Formula 1, often regarded as the world’s richest sport, is planning to secure a long-term future and we tried to find out how. Ross Brawn, sport’s managing director, along with the technical chief Pat Symonds explained to us their strategies to make the sports more road relevant.
Formula 1 and the automotive industry have had a changing relationship over the years, but you can’t deny the connection between them. Car manufacturers have to take extreme measures to handle the recent climate situation through electrification and the use of new technologies. F1 needs to follow in their footsteps or it won’t be road-relevant anymore as it used to be.
The F1’s engines are provided by four manufacturers, sometimes called the power unites, because they contain a 1.6-liter turbo V6 and an electric motor. Honda is one of these four and it has decided to stop supplying the engines from the next year as it aims to focus on achieving carbon-neutrality by 2047. So, from the next year Ferrari, Renault and Mercedes-AMG would supply the engines.
The sport’s financial situation is much better now, as they have imposed a cost cap, which means there will be a fair distribution of prize money. The chassis regulations are expected to change from next year. This puts the attention on engine technology. In 2015, we will see the next-generation power unit. It is likely to have a lifespan of a decade or more.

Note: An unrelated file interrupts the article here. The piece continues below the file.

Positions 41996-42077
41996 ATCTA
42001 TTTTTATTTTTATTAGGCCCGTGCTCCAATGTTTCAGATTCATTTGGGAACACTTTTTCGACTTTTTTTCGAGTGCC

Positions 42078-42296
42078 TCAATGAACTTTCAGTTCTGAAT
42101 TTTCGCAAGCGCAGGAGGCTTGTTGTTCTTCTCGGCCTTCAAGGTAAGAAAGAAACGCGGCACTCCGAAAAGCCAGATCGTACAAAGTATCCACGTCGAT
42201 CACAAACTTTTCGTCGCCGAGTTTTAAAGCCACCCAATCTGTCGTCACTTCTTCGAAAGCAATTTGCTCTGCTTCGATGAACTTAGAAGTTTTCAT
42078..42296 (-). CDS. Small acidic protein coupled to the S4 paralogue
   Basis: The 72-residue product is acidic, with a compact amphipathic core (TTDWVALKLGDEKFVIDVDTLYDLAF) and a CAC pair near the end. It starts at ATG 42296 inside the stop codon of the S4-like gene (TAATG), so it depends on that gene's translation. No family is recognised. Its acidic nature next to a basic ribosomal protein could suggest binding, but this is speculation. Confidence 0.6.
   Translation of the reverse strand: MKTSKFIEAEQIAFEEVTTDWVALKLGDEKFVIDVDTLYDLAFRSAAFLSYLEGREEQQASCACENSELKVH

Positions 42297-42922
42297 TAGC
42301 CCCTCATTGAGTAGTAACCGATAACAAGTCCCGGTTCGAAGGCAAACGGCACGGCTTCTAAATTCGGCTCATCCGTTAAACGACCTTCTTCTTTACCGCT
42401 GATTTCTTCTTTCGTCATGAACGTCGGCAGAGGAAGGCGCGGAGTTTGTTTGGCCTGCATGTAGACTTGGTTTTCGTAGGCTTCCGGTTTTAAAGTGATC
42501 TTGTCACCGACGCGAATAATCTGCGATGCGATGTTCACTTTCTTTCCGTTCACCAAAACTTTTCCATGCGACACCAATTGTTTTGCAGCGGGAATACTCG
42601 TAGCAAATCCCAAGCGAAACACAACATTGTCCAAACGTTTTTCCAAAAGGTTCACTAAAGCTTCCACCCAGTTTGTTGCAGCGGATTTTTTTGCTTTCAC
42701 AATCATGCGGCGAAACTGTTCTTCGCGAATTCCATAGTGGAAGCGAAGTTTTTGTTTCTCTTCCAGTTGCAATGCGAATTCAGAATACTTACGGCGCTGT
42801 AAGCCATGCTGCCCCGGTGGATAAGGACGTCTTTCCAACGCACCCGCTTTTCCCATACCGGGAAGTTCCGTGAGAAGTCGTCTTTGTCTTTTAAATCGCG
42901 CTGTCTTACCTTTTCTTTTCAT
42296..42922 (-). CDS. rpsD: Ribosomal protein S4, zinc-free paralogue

The managing director Ross Brawn is a part of this process, he was also associated with Mercedes and Ferrari and had a successful run there. He wants the sport to provide the appropriate marketing and technical ground to manufacturer. While keeping the sporting product quality a priority. He says they want to achieve both; provide an entertaining championship and an environment where the brands can enhance. They are trying to involve manufacturers in this process, which is a change of approach. It’s not the first time they are doing this, but the approach is completely different now.